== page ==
In the apostolic letter Ad Theologiam Promovendam (To Promote Theology), issued by Pope Francis on November 1, 2023, the Church was urged to do theology contextually: As the motu proprio put it, theology must be “fundamentally contextual . . . capable of reading and interpreting the Gospel in the conditions in which men and women live daily, in different geographical, social, and cultural environments.” How well does Fiducia Supplicans (Supplicating Trust), the Declaration on “blessings” issued by Cardinal Victor Manuel Fernández and the Dicastery for the Doctrine of the Faith (DDF) on December 18, 2023, meet that standard?
Not very well at all. Consider the “contexts” Fiducia Supplicans ignores.
The Media Context. According to the instantaneous media take on it, the pope, in Fiducia Supplicans, authorized priests to “bless” same-sex couples, full stop—although the Declaration itself stated that such “blessings” were not to be considered liturgical, had to be spontaneously requested, involved the “blessing” of individuals, and should be conducted in such a way that the Church’s teaching on marriage as the “inclusive, stable, and indissoluble union of a man and a woman, naturally open to procreation” (as Pope Francis put it last July) was not compromised. Cardinal Fernández subsequently complained that the fine distinctions in which Fiducia Supplicans abounded had been ignored in the initial media reporting. If the cardinal did not expect exactly that result, however, he did not reckon with the global media context in which Fiducia Supplicans would be received. And if the cardinal were truly unhappy with the way his document was being spun, why did he not re-contextualize Fiducia Supplicans (so to speak) by calling out clergy who promptly conducted same-sex “blessings” in a manner that was obviously pre-planned (not least to garner media attention), that was quasi-liturgical, and that unmistakably blurred the doctrinal and moral lines the cardinal claimed his document had drawn?
The Evangelical and Cultural Contexts. Hours after Fiducia Supplicans was issued, I received a phone call from an African archbishop, deeply concerned about the impact the Declaration would have on his local Church’s efforts to be the Church of missionary disciples for which Pope Francis had called. As the archbishop explained, the local Christian Pentecostals were aghast at Fiducia Supplicans; so were the local Muslims; and the Catholic Church’s evangelical mission had thus become far more difficult. Did Cardinal Fernández and his DDF colleagues take that bishop’s “context” into account in crafting Fiducia Supplicans? In preparing the Declaration, did the cardinal and DDF consider the “different . . . geographical, social, and cultural environments” of the local Churches of the Catholic “peripheries,” celebrated by this pontificate and cited as sources of theological reflection in Ad Theologiam Promovendam? It seems not. The only ecclesiastical “context” I can discern in Fiducia Supplicans is that of the Church of Catholic Lite, clinging to the thoroughly falsified claim that appeasing the deconstructive Spirit of the Age is more evangelically effective than working to convert the Spirit of the Age by the forthright proclamation of the gospel, hard bits (see Mark 1:15) and all.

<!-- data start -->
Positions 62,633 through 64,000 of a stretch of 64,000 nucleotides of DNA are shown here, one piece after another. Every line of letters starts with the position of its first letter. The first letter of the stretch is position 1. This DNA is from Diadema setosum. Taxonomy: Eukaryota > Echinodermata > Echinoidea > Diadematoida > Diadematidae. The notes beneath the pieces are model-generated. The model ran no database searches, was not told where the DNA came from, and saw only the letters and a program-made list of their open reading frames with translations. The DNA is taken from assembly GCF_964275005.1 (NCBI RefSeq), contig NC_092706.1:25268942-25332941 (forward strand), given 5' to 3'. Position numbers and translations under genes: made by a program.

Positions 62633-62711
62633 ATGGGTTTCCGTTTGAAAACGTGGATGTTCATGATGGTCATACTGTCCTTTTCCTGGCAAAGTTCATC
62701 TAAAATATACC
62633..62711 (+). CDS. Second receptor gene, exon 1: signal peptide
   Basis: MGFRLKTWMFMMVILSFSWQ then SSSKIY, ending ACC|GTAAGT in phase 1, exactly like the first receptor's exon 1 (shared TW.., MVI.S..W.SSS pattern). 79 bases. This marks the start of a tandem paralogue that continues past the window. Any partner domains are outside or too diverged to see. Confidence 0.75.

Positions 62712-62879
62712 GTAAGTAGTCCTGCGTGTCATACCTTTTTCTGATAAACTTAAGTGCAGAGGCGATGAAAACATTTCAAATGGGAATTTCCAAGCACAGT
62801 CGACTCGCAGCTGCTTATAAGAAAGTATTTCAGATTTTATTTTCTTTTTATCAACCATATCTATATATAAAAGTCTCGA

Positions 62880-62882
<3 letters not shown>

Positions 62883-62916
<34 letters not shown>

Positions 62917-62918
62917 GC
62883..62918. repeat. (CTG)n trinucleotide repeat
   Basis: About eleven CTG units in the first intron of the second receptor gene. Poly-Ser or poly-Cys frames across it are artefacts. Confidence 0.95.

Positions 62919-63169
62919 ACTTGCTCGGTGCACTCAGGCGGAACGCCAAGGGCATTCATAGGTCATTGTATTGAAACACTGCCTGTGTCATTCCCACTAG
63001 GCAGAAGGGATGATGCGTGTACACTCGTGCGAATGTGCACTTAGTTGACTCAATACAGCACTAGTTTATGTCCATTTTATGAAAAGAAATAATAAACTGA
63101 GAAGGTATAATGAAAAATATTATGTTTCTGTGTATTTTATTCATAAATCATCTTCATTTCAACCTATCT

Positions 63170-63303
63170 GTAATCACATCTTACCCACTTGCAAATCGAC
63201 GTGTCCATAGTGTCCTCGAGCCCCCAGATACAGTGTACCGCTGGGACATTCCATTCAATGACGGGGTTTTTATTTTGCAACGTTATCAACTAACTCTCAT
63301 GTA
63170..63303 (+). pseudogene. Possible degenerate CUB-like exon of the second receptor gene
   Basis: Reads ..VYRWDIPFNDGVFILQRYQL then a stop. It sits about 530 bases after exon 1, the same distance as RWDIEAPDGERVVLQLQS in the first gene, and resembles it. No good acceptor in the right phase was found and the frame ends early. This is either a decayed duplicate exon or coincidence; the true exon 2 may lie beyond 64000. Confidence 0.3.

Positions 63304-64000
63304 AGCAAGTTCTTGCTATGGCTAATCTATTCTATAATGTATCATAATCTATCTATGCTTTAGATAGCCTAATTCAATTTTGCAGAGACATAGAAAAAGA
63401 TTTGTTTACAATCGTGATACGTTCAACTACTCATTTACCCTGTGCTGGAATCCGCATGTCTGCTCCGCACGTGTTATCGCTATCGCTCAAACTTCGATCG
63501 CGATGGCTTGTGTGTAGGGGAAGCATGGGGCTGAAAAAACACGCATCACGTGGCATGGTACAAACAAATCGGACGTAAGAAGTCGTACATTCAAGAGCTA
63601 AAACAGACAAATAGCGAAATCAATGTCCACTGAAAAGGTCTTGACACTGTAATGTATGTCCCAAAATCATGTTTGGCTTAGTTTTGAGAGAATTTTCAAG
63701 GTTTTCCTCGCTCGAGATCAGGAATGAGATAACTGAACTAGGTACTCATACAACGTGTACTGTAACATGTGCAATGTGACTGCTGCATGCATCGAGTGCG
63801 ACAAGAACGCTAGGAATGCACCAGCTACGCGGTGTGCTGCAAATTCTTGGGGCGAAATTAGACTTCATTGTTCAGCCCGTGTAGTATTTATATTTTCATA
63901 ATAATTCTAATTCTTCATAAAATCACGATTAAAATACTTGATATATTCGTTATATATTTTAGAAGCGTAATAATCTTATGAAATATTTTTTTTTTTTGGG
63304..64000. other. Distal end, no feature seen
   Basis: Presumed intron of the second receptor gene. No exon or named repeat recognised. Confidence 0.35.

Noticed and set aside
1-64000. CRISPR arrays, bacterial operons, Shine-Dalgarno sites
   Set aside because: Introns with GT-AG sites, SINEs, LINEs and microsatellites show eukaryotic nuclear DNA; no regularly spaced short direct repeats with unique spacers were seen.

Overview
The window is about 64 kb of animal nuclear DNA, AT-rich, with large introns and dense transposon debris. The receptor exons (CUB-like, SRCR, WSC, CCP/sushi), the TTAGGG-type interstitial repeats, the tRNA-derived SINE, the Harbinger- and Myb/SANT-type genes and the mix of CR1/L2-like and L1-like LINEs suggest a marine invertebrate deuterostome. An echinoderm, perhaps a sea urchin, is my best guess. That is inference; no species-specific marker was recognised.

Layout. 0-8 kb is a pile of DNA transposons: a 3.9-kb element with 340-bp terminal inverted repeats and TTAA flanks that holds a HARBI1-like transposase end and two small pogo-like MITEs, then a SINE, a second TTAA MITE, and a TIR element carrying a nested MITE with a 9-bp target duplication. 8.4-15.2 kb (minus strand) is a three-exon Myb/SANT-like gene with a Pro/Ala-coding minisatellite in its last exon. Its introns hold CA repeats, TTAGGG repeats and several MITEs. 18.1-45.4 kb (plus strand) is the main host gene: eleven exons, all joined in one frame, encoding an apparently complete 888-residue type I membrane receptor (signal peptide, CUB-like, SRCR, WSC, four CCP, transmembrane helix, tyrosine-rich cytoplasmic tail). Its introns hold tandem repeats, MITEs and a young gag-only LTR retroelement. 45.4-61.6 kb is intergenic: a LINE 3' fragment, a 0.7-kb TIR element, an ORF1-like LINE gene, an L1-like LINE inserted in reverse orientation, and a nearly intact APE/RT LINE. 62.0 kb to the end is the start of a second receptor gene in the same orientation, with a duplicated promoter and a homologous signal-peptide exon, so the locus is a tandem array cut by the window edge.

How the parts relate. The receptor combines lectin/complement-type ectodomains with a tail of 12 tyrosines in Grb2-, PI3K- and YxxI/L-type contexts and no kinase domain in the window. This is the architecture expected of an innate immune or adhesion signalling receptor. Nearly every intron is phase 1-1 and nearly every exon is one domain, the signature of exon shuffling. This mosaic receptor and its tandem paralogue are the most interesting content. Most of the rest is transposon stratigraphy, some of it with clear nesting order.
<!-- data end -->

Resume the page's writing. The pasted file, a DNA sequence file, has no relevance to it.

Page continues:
The Synodal Context. The question of “blessing” same-sex couples was vetted this past October at Synod-2023, where the concerns raised by my African friend were discussed. If there was any consensus reached at Synod-2023, it was that the Church ought not authorize any such “blessings”—which is why the subject was not mentioned in the Synod’s final Synthesis Report. How, then, does Fiducia Supplicans reflect the synodal context in which this pontificate is so invested? What does “synodality” mean if a synodal consensus can be overridden by the unilateral act of a Curial dicastery, issued without any serious consultation with the world episcopate? What does it mean for the future discussion of “synodality” that so many individual bishops—and indeed entire episcopal conferences—have severely criticized, and in some instances repudiated, Fiducia Supplicans?
The Linguistic Context. Fiducia Supplicans is being presented as a genuine development in the pastoral practice of “blessing” those experiencing same-sex attraction, yet that “blessing” “does not validate or justify anything” (as Cardinal Fernández later told The Pillar). As the bishops of Cameroon noted, however, “blessing” signals approval of that-which-is-being-blessed in any linguistic context: a commonsense observation that underscores what can only be described as the sophistry of Fiducia Supplicans.
Once upon a time, and not so long ago, the dicastery charged with the defense of Catholic truth and the promotion of dynamically orthodox theology was a source of clarification. That is no longer the case. And that will be an issue during the next papal interregnum and at the next conclave.
George Weigel’s column “The Catholic Difference” is syndicated by the Denver Catholic, the official publication of the Archdiocese of Denver.
George Weigel is Distinguished Senior Fellow of Washington, D.C.’s Ethics and Public Policy Center, where he holds the William E. Simon Chair in Catholic Studies.
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